I’ve been asked to blog more about supplements so I’ll start with a post on what I take and why. As many of you know, I’m referred to as Beachbody’s white mouse; meaning everything we make gets tested on me first. But I don’t just test what we make. A lot of what I test ends up on the cutting room (or is it bathroom?) floor.
Over the years I’ve tried hundreds, if not thousands, of supplements. My impression is that supplements are over-hyped and most are a waste of money. There are, however, cornerstones that I use as part of my daily diet and an occasional supplement I find vital for max performance in a given situation. The problem with supplements is that we hype them the same way we do drugs. They are not drugs. The upside to this is that it’s VERY hard to hurt yourself with supplements. The down side is that our expectations tend to be too high.
Supplements are food, or condensed food. Most can be consumed in their natural state and, if we ate well, many would be unnecessary. While this means they tend to be safe it also means we don’t “need” them. However, using proper supplementation strategy can help us live healthier and perform better, especially when we train hard and even more importantly when we’re dieting and exercising.
I break my supplements into basics and situational. Basic supplements are things I take pretty much all the time. Situational are those I use depending on what I’m doing. Let’s look at these first. In the same way that your diet should reflect what you are doing, so should the supplements you take.
For example, two of the most proven supplements in history are creatine monohydrate and 4 parts carb to one part protein recovery formulations. Neither are daily tonics. They are for given situations. Creatine is useful when you’re training hard and trying to build muscle or anaerobic strength. If those are not your goals it’s not only a waste but can interfere with your diet by encouraging your body to retain water to increase cell volume. Recovery formulations are only for when your glycogen stores are extinguished which takes hard exercise or starvation. No one eating well and exercising 30 minutes a day or less would ever need a recovery formulation. In fact, it would be terrible for you. However, when your training hard, eating lean, and using up your body’s limited glycogen stores the stuff is more valuable than gold.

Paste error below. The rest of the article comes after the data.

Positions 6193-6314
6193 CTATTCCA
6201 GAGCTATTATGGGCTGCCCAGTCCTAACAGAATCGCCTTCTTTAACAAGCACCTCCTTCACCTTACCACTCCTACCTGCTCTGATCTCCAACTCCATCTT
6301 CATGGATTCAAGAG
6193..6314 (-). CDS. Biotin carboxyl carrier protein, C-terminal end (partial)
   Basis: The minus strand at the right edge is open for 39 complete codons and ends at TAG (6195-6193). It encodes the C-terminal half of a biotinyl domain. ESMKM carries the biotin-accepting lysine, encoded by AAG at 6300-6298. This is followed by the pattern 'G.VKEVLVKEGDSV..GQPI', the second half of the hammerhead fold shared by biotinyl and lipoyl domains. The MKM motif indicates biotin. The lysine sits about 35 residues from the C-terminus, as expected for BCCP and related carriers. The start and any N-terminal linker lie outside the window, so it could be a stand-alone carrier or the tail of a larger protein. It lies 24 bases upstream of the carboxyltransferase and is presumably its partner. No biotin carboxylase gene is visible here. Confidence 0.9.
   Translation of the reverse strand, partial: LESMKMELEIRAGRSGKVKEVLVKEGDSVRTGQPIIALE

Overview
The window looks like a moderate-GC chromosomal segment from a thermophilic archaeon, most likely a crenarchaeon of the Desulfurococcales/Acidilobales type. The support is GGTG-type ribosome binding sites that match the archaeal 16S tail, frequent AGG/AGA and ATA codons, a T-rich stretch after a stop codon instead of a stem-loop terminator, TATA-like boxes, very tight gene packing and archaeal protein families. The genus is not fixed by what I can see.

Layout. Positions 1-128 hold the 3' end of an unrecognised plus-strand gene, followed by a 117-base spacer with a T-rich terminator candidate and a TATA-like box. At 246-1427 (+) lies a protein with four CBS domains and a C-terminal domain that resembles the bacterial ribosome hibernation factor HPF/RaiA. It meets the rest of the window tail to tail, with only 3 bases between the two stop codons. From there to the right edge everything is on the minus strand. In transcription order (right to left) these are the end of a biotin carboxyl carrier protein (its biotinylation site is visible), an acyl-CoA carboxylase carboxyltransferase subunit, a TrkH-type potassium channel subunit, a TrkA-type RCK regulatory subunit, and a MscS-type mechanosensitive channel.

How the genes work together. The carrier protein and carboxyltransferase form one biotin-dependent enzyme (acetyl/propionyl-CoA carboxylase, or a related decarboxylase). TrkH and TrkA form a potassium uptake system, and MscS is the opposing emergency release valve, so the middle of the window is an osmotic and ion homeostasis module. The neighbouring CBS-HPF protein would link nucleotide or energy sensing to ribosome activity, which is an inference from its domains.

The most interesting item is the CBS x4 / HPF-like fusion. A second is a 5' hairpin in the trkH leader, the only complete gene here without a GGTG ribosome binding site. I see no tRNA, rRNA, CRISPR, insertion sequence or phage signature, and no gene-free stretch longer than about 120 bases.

Basics are things you should take everyday, like food. Since it came out Shakeology is on the top of my list. It’s like a healthy insurance policy in a glass.
I begin every morning with three Joint Support Formula capsules, one Core Cal Mag, two Omegas, and an Activit tablet. At night I take another Cal/Mag tablet and a vitamin with my Shake. I look at this group of supplements as part of my diet and nothing more.
Besides situational supplements that I know work I’m often playing my white mouse role by experimenting with something new or different. Currently it’s this protocol, and the jury is still out on what I think of it. My next block of training (experimenting with The Workout From Hell) is going to include something different, which I’ll report on if it’s effective. I’m also playing around with coconut oil and chia seeds. The latter is just a food but hasn’t become a staple yet. I think it will become so. I’m not yet as sure about coconut oil’s status as medium chain triglyceride. As fall rolls around and I begin to care more about my performance I’ll stop experimenting and revert back to proven supplements that work for whatever my goals are.